Write Whatever

I’ve had a lot of trouble writing my current WIP.  I feel like I’ve been working on it forever, but I don’t know where the plot is going.  I don’t know how to write a contemporary, I don’t know what the stakes are, and I just feel burned-out when I try to work on it.  I’ve just felt blehhhh every time I sat down to write.  I’d open the world document and just stare at the screen, unable to lift a finger.

So.  That’s fine.  Sometimes, stories do that to us.  Sometimes, they are just persnickety and don’t want to be written.

The important, thing however, is to not stop writing.  If one story isn’t working, and you’ve taken some time off to read and think, and you come back to it, and it’s still not working, (and you’ve repeated this ad nauseum) then it’s time to write something else.

Write something different for a while.  Have another novel you’re writing?  Work on that.  Have something you should be editing?  Work on that.  Want to play around with poetry?  Do it!  Have a song you want to write?  Write it!  It doesn’t matter.  Write short stories, write blog posts, write poetry – heck, if you want to, even write fanfiction.  Do whatever it takes to get your creative-gears moving again.

Sometimes when I hit a wall in a project, my instinct is to just sit and stare at the wall.  And complain about the wall.  And study the wall.  And write blog posts about the wall.  But maybe what I need to be doing instead is writing a different project for a while.

Does that mean I’m totally abandoning this project that I’ve spent so much time working on?  Probably not.  But I’m just not going anywhere with it right now.  So let’s go somewhere else instead.

Which leads me to my other point for today: write what excites you.  I write to escape, to go to a world that I love, to meet people that only exist in my head.  I write for fun, for adventure.  And the novel I was trying to write doesn’t have any adventures.

So, I’m writing other stuff.  I’ve written some really fun fanfiction.  I’ve written some short blurbs and beginnings of stories.  And now I’m working on re-writing/ finishing/ installing a plot into an old novel that I adore and want to breathe life into.  And for the first time in many weeks, I’m excited about writing.  I’m excited to be returning to this other story, to this other world.  It’s a bit daunting, but it’s also the most fun I’ve had with a WIP in a long time.

Let your imagination run wild.  Write whatever the heck you want to.  Adventure awaits.

adventure is out there!

 

I’m Back!

Hey guys!  I’m home now, so you can count on consistent Motivational Mondays for the rest of the summer.  (Probably.)

hello 10

I had a great time, traveling and then going to summer camp.

I especially enjoyed a re-read of Since You’ve Been Gone (review here), a very light and fun summer story.

And now that I’ve had my time away, I’m ready to hunker down and get going on this story that’s in my head.  I think it’s time to set some goals.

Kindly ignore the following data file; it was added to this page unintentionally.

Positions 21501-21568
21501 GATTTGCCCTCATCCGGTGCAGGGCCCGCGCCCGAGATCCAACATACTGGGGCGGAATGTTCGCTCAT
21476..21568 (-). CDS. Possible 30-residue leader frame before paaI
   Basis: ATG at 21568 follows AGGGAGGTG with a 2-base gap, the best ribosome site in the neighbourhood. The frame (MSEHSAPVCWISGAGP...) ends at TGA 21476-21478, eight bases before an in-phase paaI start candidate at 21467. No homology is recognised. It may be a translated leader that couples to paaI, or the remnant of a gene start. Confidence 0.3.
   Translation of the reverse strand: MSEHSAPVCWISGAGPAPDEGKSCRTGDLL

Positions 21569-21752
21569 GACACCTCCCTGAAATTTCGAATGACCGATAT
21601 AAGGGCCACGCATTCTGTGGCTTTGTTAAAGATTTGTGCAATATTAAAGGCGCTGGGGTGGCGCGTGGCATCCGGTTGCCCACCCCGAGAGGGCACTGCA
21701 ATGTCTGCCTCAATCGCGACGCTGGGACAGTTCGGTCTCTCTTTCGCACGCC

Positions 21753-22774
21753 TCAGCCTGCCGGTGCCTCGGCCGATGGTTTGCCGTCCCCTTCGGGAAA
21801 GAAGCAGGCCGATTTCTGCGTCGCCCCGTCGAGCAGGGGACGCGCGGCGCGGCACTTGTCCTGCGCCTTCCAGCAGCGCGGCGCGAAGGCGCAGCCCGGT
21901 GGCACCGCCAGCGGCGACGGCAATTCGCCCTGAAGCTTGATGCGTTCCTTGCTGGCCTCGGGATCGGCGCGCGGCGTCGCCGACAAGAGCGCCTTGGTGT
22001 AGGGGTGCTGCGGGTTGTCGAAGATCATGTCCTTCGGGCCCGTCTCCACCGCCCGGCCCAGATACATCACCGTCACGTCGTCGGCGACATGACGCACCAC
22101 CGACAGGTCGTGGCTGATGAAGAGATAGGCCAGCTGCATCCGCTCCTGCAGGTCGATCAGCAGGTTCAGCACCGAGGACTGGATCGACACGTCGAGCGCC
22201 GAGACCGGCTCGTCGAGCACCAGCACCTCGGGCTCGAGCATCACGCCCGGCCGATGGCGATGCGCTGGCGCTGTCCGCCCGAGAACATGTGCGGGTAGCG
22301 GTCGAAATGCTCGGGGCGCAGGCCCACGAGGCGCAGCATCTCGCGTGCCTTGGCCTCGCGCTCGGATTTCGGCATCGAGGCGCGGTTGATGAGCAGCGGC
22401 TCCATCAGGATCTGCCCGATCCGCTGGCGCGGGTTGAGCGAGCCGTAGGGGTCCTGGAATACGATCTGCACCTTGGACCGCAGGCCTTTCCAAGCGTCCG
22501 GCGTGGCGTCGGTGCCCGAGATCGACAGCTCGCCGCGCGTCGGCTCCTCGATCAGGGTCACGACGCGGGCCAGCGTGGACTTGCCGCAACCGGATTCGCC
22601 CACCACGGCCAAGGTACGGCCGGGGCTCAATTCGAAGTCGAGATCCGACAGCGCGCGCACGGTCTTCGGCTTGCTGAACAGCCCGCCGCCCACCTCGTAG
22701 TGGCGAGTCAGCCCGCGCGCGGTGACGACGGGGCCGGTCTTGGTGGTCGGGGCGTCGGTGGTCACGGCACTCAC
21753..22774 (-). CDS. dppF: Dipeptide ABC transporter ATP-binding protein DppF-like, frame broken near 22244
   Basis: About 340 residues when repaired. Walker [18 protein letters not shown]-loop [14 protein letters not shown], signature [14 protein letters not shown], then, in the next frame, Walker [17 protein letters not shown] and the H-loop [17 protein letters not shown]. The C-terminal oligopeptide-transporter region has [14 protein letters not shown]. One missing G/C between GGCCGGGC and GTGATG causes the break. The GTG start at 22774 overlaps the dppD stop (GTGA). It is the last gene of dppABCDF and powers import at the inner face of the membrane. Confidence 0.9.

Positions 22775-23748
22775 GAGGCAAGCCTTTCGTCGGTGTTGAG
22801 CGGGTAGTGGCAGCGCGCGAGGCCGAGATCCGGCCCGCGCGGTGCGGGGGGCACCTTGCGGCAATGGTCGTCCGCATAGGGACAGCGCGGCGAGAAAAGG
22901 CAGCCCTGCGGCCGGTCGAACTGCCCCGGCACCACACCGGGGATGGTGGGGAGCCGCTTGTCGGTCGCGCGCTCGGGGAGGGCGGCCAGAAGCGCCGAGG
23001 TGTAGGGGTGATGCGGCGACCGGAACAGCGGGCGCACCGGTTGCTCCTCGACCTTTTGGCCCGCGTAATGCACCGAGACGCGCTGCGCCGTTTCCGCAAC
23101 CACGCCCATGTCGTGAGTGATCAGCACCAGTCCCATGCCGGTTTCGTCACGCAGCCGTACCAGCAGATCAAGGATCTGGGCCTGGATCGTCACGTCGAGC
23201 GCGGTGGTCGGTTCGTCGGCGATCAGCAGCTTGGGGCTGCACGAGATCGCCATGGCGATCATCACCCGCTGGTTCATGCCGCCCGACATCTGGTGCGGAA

How about a minimum of 500 words a day, 6 days a week?  For the rest of July and the first week of August.

You’ll hear about my progress every Monday.

I’m writing my story.  Go write yours.  Set little goals.  Set big goals.  Have fun.  Read great books.  Go to summer camp.  Write your story.

I’ll see you folks on Monday!

Am I an Anomaly?

I am a teenage writer.  Pretty normal.

With a completed a novel.  A little less normal.

Who has poured time and energy into improving her craft.  Pretty unusual.

Whose writing might be publishable sometime soon.  Anomaly?

I’m just curious – how many other teenager writers out there are serious about writing?  I feel like the answer is not that many.  For example, if I Google “teenager writing tips,” I get a bunch of articles full of stuff I already know.  It feels as if everyone assumes that teenage writer = beginner writer.  Maybe that’s true to some extent, but I don’t feel like a beginner anymore.  Definitely not an expert, but not a beginner.

It seems as though there just aren’t many teens who are committed to writing.

In fact, on Critique Circle, there’s an entire forum committed to “teenage writers.”  But it’s almost never used.  Maybe most teenage writers simply never bother to get outside feedback on their writing.

I feel like I have this conversation every few weeks:

Me: I enjoy writing.

Friend: Oh.  That’s cool.  I’ve written a couple stories, but I’ve never let anyone read them.

Me: Nice!  Ever thought about writing a novel?

Friend: Haha, no.  You?

Me: Oh.  Well… yeah. I wrote a book.

Friend: …

Me: …

Friend: …you wrote

Friend: …you wrote a book?

Me: Yeah.

Friend: What?  That’s… wow.  Can I read it?

They’re always so surprised.  Taken aback, even.  It was a bit frightening at first, but now I’m more used to it.  I have a better idea of what questions they are going to ask, and how to answer them.

But seriously – how many other teenagers have written a novel?  I’ve heard of the few-and-far-between stories, like Christopher Paolini, who wrote Eragon when he was fifteen or something.

But I haven’t really bumped into a lot of other serious teen writers.  Most of my critique exchanges on CC have been with adults.  Most of the writing blogs I follow are by adults.  Most of the followers on my blog are adults.  (Nothing against adults!  I love you all!)

Most of the people that get their books published are adults.

So am I an anomaly?  And if so, am I okay with that?  Am I okay with one day telling my friends that I’ve gotten a book published?

Maybe I’m wrong.  Maybe you’ve met some teen writers who know what they’re doing and have a semi-coherent plan for getting published.

But honestly, I haven’t.

That’s alright.  I’ll be an adult in a few years anyway.  And until then, I’ll just be what I am: a writer.  If I’m an anomaly at the same time, then so be it.